Running as root user
Whenever possible, do not run containers as root users. One could be
tempted to say that Kubernetes Pods and Node are well separated. The host and the container
share the same kernel. If the container is compromised, a root user can damage the underlying
RUN groupadd -r anygroup && useradd -r -g anygroup myuser to create a group
and a user in it. Use the
USER command to switch to this user.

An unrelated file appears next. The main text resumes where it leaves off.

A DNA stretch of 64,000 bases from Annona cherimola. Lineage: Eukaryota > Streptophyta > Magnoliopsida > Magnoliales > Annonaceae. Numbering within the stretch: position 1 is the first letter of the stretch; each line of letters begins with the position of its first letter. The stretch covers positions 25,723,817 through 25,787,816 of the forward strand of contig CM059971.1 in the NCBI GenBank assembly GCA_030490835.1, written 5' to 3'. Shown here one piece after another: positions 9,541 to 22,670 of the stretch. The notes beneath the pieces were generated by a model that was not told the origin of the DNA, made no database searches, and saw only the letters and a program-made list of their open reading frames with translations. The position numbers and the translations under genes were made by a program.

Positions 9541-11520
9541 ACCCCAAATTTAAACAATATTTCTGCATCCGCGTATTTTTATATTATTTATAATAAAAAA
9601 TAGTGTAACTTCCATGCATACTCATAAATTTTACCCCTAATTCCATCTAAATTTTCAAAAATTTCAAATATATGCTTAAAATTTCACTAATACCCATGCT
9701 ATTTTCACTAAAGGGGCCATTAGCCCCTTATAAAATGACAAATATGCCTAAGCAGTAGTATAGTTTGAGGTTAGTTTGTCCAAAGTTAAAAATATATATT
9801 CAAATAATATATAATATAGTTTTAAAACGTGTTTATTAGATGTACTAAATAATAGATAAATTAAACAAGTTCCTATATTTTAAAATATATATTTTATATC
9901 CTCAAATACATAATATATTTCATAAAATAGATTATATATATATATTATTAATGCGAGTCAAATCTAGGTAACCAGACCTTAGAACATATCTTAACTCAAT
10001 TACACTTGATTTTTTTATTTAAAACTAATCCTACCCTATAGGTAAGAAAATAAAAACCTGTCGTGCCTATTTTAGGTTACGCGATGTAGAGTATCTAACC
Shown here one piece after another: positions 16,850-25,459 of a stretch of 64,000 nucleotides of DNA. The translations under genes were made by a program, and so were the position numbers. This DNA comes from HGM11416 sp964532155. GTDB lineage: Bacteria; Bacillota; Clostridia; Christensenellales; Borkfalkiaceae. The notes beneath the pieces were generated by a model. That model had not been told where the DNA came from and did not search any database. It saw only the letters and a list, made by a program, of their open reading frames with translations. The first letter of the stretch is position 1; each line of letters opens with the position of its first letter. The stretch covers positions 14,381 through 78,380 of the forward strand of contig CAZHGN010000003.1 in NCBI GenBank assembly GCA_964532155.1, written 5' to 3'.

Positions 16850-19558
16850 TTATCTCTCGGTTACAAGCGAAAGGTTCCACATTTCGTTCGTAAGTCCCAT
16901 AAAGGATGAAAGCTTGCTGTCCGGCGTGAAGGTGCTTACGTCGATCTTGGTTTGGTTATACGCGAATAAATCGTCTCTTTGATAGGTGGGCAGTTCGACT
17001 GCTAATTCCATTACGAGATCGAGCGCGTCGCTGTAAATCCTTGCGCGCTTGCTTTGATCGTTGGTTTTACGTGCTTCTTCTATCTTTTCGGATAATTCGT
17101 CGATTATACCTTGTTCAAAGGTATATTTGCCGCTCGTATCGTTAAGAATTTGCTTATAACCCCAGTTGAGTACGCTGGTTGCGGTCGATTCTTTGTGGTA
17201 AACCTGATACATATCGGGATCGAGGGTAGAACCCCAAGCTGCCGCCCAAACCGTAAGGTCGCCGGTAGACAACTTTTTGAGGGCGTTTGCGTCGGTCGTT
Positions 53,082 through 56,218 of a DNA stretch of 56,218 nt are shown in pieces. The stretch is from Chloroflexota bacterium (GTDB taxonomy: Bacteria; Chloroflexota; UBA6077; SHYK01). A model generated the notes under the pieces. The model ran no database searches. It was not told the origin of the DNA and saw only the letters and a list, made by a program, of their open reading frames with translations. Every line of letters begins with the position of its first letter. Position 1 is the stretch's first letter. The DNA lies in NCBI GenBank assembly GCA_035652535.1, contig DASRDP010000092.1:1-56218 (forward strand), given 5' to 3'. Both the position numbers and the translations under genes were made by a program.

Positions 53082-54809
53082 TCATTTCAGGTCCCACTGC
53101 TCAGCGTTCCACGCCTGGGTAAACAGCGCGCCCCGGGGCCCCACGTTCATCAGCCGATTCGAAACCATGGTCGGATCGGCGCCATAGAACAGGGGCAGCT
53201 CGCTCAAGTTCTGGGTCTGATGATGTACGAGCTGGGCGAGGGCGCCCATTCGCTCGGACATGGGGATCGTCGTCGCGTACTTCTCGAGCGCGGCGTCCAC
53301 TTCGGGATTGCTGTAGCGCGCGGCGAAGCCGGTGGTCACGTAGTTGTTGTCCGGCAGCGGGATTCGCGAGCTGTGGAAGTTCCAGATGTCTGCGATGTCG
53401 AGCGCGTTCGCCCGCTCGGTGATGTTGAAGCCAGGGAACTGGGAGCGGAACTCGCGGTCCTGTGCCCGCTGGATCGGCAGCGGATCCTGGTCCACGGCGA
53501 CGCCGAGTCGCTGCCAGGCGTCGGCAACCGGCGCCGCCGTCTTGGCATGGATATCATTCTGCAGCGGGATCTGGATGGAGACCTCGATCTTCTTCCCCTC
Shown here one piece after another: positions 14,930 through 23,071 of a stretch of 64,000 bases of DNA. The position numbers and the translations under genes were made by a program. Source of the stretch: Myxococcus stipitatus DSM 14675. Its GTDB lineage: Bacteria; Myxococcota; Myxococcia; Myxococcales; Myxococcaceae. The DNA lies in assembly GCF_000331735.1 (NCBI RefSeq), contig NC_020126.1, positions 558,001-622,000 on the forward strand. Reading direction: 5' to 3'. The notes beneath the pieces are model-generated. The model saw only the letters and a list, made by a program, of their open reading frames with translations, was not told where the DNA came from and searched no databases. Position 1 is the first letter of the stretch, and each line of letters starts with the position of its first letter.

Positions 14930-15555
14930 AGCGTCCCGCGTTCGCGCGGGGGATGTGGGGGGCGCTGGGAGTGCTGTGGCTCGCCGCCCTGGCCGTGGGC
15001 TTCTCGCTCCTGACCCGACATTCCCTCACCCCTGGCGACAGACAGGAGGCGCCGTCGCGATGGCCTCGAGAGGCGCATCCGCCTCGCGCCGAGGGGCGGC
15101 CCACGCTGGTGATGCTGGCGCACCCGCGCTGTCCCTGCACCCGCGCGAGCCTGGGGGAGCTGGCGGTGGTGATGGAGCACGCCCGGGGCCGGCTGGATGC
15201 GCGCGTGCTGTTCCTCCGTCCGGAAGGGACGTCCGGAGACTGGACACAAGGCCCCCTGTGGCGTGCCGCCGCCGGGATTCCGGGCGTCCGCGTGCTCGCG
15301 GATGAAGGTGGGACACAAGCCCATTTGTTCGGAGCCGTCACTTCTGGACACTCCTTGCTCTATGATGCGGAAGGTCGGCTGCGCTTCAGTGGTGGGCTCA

Storing data or logs in containers
Containers are ideal for stateless applications and should be transient. This means that no data or logs should be stored in the container, as they are lost when the container is closed. If absolutely necessary, you can use persistence volumes instead to persist them outside the containers. However, an ELK stack is preferred for storing and processing log files.
..read some more on Common Kubernetes Antipattern.